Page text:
Dolphins send out broadband whistles and bursts of clicks to prevent messages from being distorted underwater.

Introduction

From early childhood most of us have been taught that dolphins use sound waves both to “see” underwater and to communicate with each other. If this doesn’t impress you, then you have not yet fully considered the challenges presented by trying to hear and be heard underwater. The dolphins’ solution to these challenges is so effective that it’s inspiring a wave of new underwater communication devices.

Spinner dolphin underwater
Image: Alexander Vasenin / Wikipedia / CC BY SA ‑ Creative Commons Attribution + ShareAlike

Dolphin whistles span a broad range of frequencies, ensuring that their communication does not get muddled by interfering sound waves.

Ripples on the surface of water
Image: geralt / Public Domain ‑ No restrictions

The interference of waves can be visualized by throwing pebbles into a calm body of water and watching the ripples from each pebble spread out and interact.

The Strategy

While humans produce sound by pushing air past vibrating tissues in our throat, dolphins have vibrating tissues in their nasal passages, called “phonic lips.” The sounds they produce typically fall into three categories: whistles, clicks, and burst pulses (rapid series of clicks). Clicks are used mainly for echolocation and hunting, and span a narrow range of frequencies. Whistles and burst pulses are used more for communication between dolphins, and span a wide range of frequencies, low to high, even outside the range of human hearing. The “broadband” nature of these whistles and burst pulses can actually help ensure a dolphin’s message is not distorted as it travels to its intended recipient.

Suppose you’re a dolphin swimming through shallow, pristine waters, trying to get a signal to a fellow dolphin about the location of food. You emit a sound, a wave that propagates through the water and can be picked up by your peer. However, the sound wave you emitted propagates in all directions: it also travels to the surface of the water and the ocean floor, bouncing off of both and eventually colliding with the other parts of the wave. This is called interference, and it is just one of many problems posed for any organism trying to make sense of a sound signal underwater. Researchers have confirmed, however, that broadband signals compensate for this interference. If a portion of a signal gets interfered with at one frequency, it may still get through at another, and a whole message can be transmitted without distortion of meaning.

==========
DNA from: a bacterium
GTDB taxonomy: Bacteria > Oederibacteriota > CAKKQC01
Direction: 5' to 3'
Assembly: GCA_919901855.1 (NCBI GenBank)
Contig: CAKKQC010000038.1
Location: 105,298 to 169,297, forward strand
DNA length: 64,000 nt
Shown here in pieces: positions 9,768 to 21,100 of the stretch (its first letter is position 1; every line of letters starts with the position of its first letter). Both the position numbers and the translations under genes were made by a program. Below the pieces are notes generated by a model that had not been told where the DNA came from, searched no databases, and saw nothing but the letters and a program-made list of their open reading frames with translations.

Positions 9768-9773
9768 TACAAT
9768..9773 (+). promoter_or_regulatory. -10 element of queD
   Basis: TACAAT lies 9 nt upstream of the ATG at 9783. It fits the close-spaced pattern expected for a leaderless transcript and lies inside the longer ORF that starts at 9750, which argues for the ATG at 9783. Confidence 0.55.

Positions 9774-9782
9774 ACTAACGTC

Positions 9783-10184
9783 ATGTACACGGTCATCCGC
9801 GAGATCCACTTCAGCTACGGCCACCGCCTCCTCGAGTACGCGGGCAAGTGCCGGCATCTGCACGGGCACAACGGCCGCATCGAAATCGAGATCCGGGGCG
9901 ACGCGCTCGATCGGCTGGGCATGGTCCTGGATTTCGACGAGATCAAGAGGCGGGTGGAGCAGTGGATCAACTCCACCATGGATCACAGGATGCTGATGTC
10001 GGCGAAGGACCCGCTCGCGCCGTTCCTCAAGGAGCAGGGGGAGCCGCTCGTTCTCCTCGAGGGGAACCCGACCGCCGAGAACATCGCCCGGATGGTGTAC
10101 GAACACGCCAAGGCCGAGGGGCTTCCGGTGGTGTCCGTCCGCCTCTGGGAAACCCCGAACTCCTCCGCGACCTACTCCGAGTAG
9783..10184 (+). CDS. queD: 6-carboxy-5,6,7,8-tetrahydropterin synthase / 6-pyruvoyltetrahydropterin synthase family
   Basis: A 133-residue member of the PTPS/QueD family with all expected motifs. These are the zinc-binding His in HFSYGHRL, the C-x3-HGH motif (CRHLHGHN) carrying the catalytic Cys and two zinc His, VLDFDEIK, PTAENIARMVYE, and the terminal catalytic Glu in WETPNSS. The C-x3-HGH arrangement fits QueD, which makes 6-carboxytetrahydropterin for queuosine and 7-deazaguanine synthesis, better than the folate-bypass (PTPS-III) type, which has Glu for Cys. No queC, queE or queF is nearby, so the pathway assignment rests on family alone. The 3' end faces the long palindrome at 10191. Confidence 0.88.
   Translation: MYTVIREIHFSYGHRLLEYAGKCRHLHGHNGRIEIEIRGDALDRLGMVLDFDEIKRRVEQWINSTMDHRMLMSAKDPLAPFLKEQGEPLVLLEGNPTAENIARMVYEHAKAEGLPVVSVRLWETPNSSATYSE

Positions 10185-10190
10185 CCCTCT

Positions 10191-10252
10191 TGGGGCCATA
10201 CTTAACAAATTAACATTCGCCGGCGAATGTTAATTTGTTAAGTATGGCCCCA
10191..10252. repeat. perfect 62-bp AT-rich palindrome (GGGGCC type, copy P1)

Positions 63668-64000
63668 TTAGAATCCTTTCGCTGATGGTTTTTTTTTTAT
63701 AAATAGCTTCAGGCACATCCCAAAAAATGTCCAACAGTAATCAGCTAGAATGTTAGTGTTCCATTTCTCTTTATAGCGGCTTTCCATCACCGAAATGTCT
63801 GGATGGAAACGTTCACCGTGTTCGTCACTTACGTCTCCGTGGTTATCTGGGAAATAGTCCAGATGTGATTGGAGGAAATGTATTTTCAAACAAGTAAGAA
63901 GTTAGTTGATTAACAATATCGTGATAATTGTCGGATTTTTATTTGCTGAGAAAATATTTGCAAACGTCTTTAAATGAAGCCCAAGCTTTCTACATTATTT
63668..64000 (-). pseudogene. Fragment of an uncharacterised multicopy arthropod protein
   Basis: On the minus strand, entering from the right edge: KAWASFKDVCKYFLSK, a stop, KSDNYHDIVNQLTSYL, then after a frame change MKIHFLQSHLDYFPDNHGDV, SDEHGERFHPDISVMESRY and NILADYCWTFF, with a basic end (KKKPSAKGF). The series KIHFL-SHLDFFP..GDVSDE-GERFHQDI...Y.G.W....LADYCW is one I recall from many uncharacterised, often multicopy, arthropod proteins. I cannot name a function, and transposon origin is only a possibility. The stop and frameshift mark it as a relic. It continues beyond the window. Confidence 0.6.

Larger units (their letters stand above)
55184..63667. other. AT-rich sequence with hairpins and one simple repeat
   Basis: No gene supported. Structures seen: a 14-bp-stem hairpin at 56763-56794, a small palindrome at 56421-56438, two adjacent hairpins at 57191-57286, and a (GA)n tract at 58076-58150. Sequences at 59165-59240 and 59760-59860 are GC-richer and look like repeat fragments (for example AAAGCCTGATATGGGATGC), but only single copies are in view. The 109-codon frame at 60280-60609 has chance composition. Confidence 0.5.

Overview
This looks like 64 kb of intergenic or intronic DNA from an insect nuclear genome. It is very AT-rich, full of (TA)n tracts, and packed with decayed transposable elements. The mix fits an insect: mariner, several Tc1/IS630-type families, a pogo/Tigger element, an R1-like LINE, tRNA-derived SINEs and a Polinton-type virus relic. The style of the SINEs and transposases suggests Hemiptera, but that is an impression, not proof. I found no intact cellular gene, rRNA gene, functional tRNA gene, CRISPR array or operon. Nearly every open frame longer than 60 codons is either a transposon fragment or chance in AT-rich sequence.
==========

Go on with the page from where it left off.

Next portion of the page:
The Potential

A company called EvoLogics has employed this solution to design a highly effective “acoustic modem,” which encodes information as sound waves, transmits them, and decodes them on the other end. The device is currently being used for tsunami monitoring systems, underwater exploration vehicles, and even an underwater telescope built to detect neutrinos—subatomic particles emitted by stars and supernovae. In this way, dolphins are helping us save lives, see parts of the ocean we’ve never seen before, and learn more about the fundamental laws of the universe.

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Last Updated February 21, 2021